Dennis Moseley Williams (20:58):
Steve Loates (20:59):
Wait a sec, you were paying $75?
Juliet Aurora (21:03):
Right. Right. Yes. No, no, no.
Dennis Moseley Williams (21:04):
It’s a cost worth issue. It’s a cost worth issue.
Juliet Aurora (21:08):
But you’ve reprioritize things. You’ve realized what you can and you can’t live without, or what you want to live without, don’t want to live without. So, the businesses that are going to reopen at some point are going to have to probably fight for all that business again, that they may have had just taken by default, like my salon, now they have to fight for it, again.
Dennis Moseley Williams (21:36):
Correct. Because there’s always, if all you do, let’s now we’ll use your salon, if all your salon was doing was providing you the service of extensions, eyelash extensions, to be clear, okay? Well, then they were always competing on price and against convenience. So, I’m going to tell you the short answer, and then I’m going to tell you a story.
Dennis Moseley Williams (21:55):
The short answer is, if anyone wants, expects to recover, you must be staging an experience. Your in-store experience has to be worth me paying a ticket to get in. Now, I’m not saying you have to, I am saying if you were my client, I’d probably make it a half too, though, because of the way I look at things, however. What you can do, all of you listening, is just imagine you’re going to start charging $10, just to walk in the store. What would you have to do for a person to look at you and say, “Yeah, it’s worth it for me. Thanks.” Do they get a discount on the products? No. No, commoditizing yourself, it’s a choice. Cut that out. I’m saying you sell expensive stuff and you charge them to get in to buy it, because the in-store experience is on.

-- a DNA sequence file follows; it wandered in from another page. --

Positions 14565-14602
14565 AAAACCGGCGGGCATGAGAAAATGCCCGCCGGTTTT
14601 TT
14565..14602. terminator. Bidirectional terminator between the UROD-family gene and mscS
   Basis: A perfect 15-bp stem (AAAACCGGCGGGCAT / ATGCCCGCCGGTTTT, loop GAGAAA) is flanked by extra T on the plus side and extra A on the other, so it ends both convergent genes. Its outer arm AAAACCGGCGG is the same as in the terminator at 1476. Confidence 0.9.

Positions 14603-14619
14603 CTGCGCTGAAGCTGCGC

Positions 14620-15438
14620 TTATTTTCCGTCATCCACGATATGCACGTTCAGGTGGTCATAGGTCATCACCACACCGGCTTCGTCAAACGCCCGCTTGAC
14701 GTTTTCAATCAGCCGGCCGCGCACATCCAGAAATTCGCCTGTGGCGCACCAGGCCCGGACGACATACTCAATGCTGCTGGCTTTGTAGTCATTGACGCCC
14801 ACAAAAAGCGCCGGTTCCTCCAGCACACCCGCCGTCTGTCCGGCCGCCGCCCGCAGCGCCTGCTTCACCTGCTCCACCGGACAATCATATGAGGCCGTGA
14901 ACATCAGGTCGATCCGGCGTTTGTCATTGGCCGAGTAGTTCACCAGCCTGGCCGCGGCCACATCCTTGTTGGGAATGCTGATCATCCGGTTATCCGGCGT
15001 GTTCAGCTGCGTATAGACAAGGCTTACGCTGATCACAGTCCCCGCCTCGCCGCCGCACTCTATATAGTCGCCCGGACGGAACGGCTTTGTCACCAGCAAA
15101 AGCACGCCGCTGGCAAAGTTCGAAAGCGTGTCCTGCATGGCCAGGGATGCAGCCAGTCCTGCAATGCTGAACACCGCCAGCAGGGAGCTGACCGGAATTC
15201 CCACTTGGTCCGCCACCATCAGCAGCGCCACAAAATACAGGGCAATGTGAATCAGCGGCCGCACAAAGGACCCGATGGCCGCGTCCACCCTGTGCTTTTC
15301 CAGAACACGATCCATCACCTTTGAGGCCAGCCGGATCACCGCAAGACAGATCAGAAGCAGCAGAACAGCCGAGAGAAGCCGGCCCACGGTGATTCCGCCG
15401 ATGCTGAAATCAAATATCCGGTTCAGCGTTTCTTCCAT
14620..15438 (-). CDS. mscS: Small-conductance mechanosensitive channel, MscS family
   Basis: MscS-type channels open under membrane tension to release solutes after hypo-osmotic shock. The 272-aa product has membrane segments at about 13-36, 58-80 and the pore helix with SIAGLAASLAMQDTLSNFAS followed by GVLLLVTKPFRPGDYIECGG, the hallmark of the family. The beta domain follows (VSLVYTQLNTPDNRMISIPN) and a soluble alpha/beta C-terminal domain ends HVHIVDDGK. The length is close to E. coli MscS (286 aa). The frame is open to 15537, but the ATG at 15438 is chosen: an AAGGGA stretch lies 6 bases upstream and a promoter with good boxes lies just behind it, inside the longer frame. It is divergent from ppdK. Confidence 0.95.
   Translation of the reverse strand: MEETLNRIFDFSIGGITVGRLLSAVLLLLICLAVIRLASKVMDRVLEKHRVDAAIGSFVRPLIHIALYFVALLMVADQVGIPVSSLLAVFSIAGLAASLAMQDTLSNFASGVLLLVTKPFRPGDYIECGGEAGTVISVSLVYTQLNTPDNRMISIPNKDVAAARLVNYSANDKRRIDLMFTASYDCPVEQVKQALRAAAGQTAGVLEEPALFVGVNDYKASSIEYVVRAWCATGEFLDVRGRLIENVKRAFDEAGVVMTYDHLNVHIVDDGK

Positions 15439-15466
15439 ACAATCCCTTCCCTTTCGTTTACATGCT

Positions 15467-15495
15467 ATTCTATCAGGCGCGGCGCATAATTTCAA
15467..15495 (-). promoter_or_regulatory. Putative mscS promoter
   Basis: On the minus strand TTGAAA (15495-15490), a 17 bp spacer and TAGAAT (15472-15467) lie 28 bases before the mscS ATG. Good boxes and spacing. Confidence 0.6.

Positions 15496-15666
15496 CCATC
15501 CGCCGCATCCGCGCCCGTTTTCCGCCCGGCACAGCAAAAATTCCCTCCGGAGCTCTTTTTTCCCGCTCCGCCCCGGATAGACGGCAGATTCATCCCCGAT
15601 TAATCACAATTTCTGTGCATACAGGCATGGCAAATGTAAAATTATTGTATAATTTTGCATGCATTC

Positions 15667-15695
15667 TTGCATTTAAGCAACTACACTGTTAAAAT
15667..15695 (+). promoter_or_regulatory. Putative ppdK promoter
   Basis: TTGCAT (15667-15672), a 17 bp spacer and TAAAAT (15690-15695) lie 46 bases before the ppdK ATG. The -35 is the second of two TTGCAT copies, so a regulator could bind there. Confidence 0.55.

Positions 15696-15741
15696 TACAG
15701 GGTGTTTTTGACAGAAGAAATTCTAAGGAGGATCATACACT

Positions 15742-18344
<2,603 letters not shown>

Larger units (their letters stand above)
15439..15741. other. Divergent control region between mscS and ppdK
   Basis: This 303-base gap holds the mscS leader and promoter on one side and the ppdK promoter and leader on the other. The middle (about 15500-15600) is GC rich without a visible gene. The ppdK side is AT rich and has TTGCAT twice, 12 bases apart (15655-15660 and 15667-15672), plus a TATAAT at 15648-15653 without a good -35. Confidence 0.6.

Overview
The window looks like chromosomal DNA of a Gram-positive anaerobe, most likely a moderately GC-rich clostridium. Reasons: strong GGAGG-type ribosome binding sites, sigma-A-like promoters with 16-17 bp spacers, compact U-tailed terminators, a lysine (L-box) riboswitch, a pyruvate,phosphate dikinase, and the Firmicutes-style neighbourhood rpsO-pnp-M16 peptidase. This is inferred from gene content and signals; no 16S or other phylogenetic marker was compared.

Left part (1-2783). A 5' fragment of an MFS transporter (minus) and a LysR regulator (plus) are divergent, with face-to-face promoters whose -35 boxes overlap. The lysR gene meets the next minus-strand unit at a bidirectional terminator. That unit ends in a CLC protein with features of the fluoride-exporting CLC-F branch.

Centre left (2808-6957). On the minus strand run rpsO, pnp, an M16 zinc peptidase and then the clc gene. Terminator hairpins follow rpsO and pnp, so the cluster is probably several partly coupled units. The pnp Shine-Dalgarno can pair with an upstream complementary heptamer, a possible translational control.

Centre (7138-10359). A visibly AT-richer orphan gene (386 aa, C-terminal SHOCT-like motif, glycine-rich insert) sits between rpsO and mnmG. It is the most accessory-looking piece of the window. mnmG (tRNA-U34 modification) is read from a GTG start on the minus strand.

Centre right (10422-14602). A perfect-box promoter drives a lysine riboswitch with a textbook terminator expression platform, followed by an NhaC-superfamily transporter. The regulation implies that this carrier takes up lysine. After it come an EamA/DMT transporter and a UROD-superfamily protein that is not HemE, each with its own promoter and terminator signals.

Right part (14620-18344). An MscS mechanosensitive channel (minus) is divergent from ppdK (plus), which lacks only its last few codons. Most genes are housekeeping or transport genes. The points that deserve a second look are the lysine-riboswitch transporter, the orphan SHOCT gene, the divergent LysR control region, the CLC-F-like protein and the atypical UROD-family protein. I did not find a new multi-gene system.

Dennis Moseley Williams (22:49):
So, I’m going to tell you a story. This is a tale of two barbers. As you can see me, this is not a complicated haircut. Okay? Before the bug blew in and COVID became the only thing we could ever talk or think about, I used to fly 150 to 200 times a year for close to 20 years. I spoke at conferences all over the place on customer experience. When I was home in the city, my time was precious. I had all kinds of office work, and then I also had to recover. And then I had stuff like the dry cleaner and the barber to get to, everything. I had a barber, that was awesome, great service, backdoor of a one-story shopping plaza near my house. This is important, because I could drive and park right at the back door. He opened at six o’clock in the morning, closed at eight o’clock at night. It was one time I counted for the purposes of a blog, it was 150 steps from the driver’s seat to the barber chair. And that day I didn’t even park close.
Dennis Moseley Williams (23:52):
In, out, I get this haircut 20 bucks done. Okay? Commoditized service, selling convenience, “I open at 6:00 AM. Dennis, you’re busy. You can get home before your kids go to bed.”
Dennis Moseley Williams (24:04):